# Coarser and finer topologies

In the mathematical sub-area of topology, coarser and finer topologies are special set systems that are related to one another in a certain way. A topology is called a coarser topology than another topology if it is contained in this, and a finer topology if it contains this.

## definition

Given is a set with two topologies and . Is ${\ displaystyle X}$${\ displaystyle \ tau _ {1}}$${\ displaystyle \ tau _ {2}}$

${\ displaystyle \ tau _ {1} \ subset \ tau _ {2}}$,

so the topology is called stronger or finer than . Conversely, weaker or coarser than is then mentioned . ${\ displaystyle \ tau _ {2}}$ ${\ displaystyle \ tau _ {1}}$${\ displaystyle \ tau _ {1}}$ ${\ displaystyle \ tau _ {2}}$

## Examples

For a given is the trivial topology${\ displaystyle X}$

${\ displaystyle \ tau _ {1}: = \ {X, \ emptyset \}}$

the coarsest possible topology and thus included in every further topology. This already applies due to the definition of a topology that must always contain the basic set and the empty set.

The reverse is the discrete topology

${\ displaystyle \ tau _ {2}: = {\ mathcal {P}} (X)}$

the finest topology, since it contains all subsets of the basic set by definition of the power set. There can therefore be no topology that really contains more sets than . ${\ displaystyle \ tau _ {2}}$

A nontrivial example of coarser and finer topologies are the weak topology and the standard topology on standardized spaces . The weak topology is defined as the initial topology : It is the coarsest topology on the base space , so that all linear, standardized functionals are continuous. The standard topology, however, is made up of the standard spheres ${\ displaystyle X}$${\ displaystyle X}$

${\ displaystyle U _ {\ epsilon} (x): = \ {y \ in X \ mid \ | xy \ | <\ epsilon \}}$

generated. The weak topology is then weaker (or coarser) than the standard topology.

## properties

The following applies for two topologies and on a set : It is exactly when the identical mapping is continuous. ${\ displaystyle \ tau _ {1}}$${\ displaystyle \ tau _ {2}}$${\ displaystyle X}$${\ displaystyle \ tau _ {2} \ subseteq \ tau _ {1}}$ ${\ displaystyle \ operatorname {id} _ {X} \ colon (X, \ tau _ {1}) \ to (X, \ tau _ {2}), x \ mapsto x}$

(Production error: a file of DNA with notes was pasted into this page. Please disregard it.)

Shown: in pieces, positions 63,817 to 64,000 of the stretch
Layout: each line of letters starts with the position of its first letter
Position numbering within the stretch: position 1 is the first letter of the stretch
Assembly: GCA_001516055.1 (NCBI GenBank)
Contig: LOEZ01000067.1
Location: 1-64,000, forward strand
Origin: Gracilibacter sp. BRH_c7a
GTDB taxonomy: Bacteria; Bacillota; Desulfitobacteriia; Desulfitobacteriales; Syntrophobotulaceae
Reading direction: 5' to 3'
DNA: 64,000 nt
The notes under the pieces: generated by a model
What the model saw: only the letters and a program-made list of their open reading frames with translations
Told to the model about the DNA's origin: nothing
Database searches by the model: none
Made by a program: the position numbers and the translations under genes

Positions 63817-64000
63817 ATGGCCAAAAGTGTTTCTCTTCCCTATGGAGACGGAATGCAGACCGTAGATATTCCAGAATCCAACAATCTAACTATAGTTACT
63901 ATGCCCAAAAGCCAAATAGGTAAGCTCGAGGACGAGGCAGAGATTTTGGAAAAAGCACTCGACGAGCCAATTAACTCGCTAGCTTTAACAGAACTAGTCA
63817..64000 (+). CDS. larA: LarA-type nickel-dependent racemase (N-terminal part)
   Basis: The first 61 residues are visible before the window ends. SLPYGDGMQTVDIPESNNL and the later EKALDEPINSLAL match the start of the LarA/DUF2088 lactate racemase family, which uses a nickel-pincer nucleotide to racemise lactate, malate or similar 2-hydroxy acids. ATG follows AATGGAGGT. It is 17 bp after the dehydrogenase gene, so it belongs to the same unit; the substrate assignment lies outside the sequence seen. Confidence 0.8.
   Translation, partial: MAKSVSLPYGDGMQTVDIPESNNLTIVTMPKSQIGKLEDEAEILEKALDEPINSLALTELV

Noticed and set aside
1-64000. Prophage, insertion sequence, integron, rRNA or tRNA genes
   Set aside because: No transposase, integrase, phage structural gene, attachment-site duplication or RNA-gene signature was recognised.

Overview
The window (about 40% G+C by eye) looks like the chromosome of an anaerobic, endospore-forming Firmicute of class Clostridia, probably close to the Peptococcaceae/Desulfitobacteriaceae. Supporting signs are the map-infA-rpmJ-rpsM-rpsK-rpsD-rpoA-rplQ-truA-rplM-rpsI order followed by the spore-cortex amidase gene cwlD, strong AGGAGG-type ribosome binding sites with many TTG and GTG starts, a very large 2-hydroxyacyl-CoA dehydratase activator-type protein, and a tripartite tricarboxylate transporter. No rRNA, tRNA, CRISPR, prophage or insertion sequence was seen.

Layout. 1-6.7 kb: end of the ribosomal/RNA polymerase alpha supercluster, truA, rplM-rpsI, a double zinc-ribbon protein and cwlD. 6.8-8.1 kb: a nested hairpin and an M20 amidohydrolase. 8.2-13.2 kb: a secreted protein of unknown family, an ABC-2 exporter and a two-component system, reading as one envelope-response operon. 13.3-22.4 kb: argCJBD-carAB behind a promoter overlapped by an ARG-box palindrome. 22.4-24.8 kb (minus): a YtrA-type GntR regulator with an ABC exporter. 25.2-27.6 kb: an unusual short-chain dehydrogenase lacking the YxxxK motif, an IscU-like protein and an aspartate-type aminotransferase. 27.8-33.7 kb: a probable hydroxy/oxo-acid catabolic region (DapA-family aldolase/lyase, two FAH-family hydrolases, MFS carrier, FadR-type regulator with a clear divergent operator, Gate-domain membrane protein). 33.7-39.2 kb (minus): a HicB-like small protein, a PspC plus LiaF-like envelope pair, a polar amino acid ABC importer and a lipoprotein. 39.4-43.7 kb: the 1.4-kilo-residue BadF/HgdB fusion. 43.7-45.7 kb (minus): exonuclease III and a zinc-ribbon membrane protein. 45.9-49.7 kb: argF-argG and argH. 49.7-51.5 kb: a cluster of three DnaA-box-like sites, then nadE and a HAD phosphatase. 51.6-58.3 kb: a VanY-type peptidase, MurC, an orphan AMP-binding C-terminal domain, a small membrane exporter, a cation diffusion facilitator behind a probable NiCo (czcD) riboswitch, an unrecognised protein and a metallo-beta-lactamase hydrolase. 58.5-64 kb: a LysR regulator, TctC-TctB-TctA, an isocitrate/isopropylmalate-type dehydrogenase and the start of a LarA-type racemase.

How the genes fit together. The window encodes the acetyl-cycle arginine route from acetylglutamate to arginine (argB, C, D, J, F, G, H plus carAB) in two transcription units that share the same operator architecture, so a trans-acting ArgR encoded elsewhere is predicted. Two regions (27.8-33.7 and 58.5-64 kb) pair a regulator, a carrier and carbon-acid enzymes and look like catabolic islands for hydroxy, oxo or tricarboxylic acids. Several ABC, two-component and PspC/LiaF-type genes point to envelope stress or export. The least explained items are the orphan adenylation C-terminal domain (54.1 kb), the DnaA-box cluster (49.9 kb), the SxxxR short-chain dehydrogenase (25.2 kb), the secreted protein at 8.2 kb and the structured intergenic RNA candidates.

In metric spaces and standardized spaces , many properties are inherited from the metrics or norms on the corresponding topologies. For example, if the norm is on a stronger norm than , the norm topology induced by is finer than the norm topology induced by. The same statement also applies to the topologies generated by metrics. ${\ displaystyle \ | \ cdot \ | _ {1}}$${\ displaystyle X}$${\ displaystyle \ | \ cdot \ | _ {2}}$${\ displaystyle \ | \ cdot \ | _ {1}}$${\ displaystyle \ | \ cdot \ | _ {2}}$

In general: have finer topologies

## Association of topologies

Is a lot, it can be naturally through inclusion a partial order to define. This semi-order structure is inherited by the set ${\ displaystyle X}$${\ displaystyle {\ mathcal {P}} ({\ mathcal {P}} (X))}$

${\ displaystyle {\ mathcal {T}}: = \ {\ tau \ mid \ tau {\ text {is topology on}} X \}}$.

It is even more true: becomes a complete association with regard to the partial order induced by the inclusion : ${\ displaystyle {\ mathcal {T}}}$

To do this, one defines two topologies ${\ displaystyle \ tau, \ sigma \ in {\ mathcal {T}}}$

${\ displaystyle \ tau \ wedge \ sigma}$than the cut as well${\ displaystyle \ tau \ cap \ sigma}$
${\ displaystyle \ tau \ vee \ sigma}$than the topology generated by,${\ displaystyle \ tau \ cup \ sigma}$

since the union of topologies generally only provides the sub-base of a topology. Furthermore one defines for arbitrary and therefore especially infinite families${\ displaystyle (\ tau _ {i}) _ {i \ in I} \ subseteq {\ mathcal {T}}}$

${\ displaystyle \ bigwedge _ {i \ in I} \ tau _ {i}}$than the cut as well${\ displaystyle \ bigcap _ {i \ in I} \ tau _ {i}}$
${\ displaystyle \ bigvee _ {i \ in I} \ tau _ {i}}$than the topology generated by the sub-base .${\ displaystyle \ bigcup _ {i \ in I} \ tau _ {i}}$

As a complete association is also restricted, in this case by the discrete topology on the one hand and the indiscreet topology on the other. However, the association is not distributive. ${\ displaystyle {\ mathcal {T}}}$${\ displaystyle {\ mathcal {T}}}$

## Individual evidence

1. René Bartsch: General Topology. De Gruyter, 2015, ISBN 978-3-110-40618-4 , p. 79 ( limited preview in the Google book search).
2. ^ HJ Kowalsky: Topological Spaces. Springer-Verlag, 2014, ISBN 978-3-034-86906-5 , p. 59 ( limited preview in Google book search).